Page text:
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Public asked to comment on Washington Department of Fish and Wildlife land acquisitions

UPDATED: Fri., Jan. 12, 2018, 4:08 p.m.

Myles Heistad, left, and Scott Wolff hike the trail along the North Fork of Asotin Creek before buds have opened on trees and plants in the foothills of the Blue Mountains of southeastern Washington in this March 23, 2010 photo. A Washington Department of Fish and Wildlife proposal would add 653 acres and will connect two pieces of state land in the Blue Mountains. The purchase would keep a migration corridor open for wildlife and provide access to hunting, hiking horseback riding, mountain biking and bird watching. (Rich Landers / The Spokesman-Review)
Myles Heistad, left, and Scott Wolff hike the trail along the North Fork of Asotin Creek before buds have opened on trees and plants in the foothills of the Blue Mountains of southeastern Washington in this March 23, 2010 photo. A Washington Department of Fish and Wildlife proposal would add 653 acres and will connect two pieces of state land in the Blue Mountains. The purchase would keep a migration corridor open for wildlife and provide access to hunting, hiking horseback riding, mountain biking and bird watching. (Rich Landers / The Spokesman-Review)

CONSERVATION – The Washington Department of Fish and Wildlife is asking for public comment on 9 proposed land acquisition projects throughout the state. The department will accept comments through Feb. 2, 2018.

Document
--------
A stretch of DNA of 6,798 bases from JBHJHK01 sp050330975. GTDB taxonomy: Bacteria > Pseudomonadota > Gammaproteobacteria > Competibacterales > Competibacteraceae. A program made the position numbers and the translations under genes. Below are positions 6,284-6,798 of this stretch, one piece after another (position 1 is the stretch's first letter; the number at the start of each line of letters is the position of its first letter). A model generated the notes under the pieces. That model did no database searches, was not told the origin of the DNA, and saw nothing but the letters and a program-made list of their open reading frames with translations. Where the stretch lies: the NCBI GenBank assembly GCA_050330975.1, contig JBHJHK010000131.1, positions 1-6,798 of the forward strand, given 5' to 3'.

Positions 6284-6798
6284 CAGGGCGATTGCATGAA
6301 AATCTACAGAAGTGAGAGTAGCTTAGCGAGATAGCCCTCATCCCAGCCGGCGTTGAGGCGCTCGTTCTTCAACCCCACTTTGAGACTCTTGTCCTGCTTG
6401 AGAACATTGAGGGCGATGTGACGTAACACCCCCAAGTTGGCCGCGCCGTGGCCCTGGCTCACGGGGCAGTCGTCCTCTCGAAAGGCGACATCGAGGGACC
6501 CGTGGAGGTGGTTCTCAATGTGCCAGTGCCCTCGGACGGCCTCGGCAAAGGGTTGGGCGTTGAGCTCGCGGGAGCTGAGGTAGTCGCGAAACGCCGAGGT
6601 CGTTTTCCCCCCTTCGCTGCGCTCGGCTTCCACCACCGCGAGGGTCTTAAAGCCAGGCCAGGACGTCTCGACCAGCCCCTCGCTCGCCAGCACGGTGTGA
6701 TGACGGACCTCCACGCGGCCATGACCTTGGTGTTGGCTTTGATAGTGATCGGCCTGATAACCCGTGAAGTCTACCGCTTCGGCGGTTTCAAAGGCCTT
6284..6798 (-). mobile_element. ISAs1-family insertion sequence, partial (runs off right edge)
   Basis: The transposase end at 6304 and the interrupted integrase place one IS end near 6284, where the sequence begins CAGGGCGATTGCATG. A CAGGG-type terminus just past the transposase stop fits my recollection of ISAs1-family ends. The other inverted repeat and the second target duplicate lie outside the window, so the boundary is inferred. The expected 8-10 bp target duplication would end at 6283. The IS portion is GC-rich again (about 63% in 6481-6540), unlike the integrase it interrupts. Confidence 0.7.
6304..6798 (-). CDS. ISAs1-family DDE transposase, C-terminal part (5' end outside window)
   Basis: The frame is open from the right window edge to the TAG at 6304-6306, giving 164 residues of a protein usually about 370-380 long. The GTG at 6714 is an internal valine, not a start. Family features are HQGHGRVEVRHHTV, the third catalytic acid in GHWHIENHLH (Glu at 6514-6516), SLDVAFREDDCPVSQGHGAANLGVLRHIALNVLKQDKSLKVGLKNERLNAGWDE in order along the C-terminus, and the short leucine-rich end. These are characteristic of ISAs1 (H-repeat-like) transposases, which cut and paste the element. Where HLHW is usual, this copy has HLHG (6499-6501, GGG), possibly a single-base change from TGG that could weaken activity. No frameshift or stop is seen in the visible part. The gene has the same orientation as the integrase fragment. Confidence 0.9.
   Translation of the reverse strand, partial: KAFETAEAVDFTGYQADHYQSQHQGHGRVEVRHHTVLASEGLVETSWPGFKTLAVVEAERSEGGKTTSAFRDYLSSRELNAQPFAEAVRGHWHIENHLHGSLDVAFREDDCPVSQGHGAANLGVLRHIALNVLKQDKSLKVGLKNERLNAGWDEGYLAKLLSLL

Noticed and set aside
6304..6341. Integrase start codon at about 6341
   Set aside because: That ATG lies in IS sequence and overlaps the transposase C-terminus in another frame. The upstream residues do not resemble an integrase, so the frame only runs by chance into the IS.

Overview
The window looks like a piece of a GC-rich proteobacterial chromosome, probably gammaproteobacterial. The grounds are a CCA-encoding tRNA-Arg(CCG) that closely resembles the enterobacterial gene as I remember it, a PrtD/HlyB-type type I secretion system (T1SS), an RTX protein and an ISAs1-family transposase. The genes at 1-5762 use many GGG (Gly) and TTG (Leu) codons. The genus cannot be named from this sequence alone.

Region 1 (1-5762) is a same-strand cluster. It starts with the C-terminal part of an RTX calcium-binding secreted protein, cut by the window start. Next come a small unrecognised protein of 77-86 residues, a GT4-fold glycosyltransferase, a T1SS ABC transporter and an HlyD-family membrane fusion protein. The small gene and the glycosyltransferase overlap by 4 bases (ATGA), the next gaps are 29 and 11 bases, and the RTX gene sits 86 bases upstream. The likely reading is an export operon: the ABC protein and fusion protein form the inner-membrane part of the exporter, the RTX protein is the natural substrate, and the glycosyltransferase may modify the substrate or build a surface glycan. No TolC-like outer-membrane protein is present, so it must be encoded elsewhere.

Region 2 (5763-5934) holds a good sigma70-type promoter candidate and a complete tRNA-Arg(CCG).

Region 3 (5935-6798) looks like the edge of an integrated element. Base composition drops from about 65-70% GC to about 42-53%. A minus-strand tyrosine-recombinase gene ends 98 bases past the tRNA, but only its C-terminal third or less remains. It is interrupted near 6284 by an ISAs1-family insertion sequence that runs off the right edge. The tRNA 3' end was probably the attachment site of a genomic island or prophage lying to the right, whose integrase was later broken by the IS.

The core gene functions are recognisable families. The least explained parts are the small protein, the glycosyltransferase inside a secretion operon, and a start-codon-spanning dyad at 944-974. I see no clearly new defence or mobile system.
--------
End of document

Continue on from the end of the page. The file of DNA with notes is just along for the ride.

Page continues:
Four sites are east of the Cascades, including ones in Ferry, Columbia and Asotin Counties. The Ferry County proposal would add 53 acres to the Sherman Creek Wildlife Area eliminating the need for an easement for access.

The Asotin county proposal would add 653 acres and will connect two pieces of state land in the Blue Mountains. The purchase would keep a migration corridor open for wildlife and provide access to hunting, hiking horseback riding, mountain biking and bird watching, according to the state’s online description.

To see a full description of all 9 projects visit: wdfw.wa.gov/lands/acquisitions.

The final purchase decision is made by the Washington Fish and Wildlife Commission, a citizen panel, according to a WDFW news release.

“This is an opportunity to comment on these proposals in the early stages of our strategic thinking,” said Cynthia Wilkerson, WDFW lands division manager in a news release. “We want to know what the public thinks about these projects before we move forward.”